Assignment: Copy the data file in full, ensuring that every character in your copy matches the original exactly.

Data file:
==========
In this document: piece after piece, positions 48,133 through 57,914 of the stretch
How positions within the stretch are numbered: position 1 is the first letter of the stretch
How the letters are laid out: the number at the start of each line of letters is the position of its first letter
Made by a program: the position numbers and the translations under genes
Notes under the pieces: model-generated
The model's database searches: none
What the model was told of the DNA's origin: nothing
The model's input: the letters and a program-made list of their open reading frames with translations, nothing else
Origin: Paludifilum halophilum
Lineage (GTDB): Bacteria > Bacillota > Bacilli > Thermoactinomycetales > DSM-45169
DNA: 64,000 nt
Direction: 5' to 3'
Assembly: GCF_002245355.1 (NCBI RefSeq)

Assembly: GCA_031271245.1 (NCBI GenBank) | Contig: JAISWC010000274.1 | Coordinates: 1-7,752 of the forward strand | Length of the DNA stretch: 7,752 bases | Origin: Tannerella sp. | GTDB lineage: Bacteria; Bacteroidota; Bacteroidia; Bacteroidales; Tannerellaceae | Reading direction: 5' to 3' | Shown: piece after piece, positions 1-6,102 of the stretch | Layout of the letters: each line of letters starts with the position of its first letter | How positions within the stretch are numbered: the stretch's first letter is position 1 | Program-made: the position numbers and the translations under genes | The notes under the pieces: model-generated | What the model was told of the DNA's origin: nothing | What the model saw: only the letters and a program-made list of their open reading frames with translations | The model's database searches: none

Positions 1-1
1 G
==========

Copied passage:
In this document: piece after piece, positions 48,133 through 57,914 of the stretch
How positions within the stretch are numbered: position 1 is the first letter of the stretch
How the letters are laid out: the number at the start of each line of letters is the position of its first letter
Made by a program: the position numbers and the translations under genes
Notes under the pieces: model-generated
The model's database searches: none
What the model was told of the DNA's origin: nothing
The model's input: the letters and a program-made list of their open reading frames with translations, nothing else
Origin: Paludifilum halophilum
Lineage (GTDB): Bacteria > Bacillota > Bacilli > Thermoactinomycetales > DSM-45169
DNA: 64,000 nt
Direction: 5' to 3'
Assembly: GCF_002245355.1 (NCBI RefSeq)

Assembly: GCA_031271245.1 (NCBI GenBank) | Contig: JAISWC010000274.1 | Coordinates: 1-7,752 of the forward strand | Length of the DNA stretch: 7,752 bases | Origin: Tannerella sp. | GTDB lineage: Bacteria; Bacteroidota; Bacteroidia; Bacteroidales; Tannerellaceae | Reading direction: 5' to 3' | Shown: piece after piece, positions 1-6,102 of the stretch | Layout of the letters: each line of letters starts with the position of its first letter | How positions within the stretch are numbered: the stretch's first letter is position 1 | Program-made: the position numbers and the translations under genes | The notes under the pieces: model-generated | What the model was told of the DNA's origin: nothing | What the model saw: only the letters and a program-made list of their open reading frames with translations | The model's database searches: none

Positions 1-1
1 G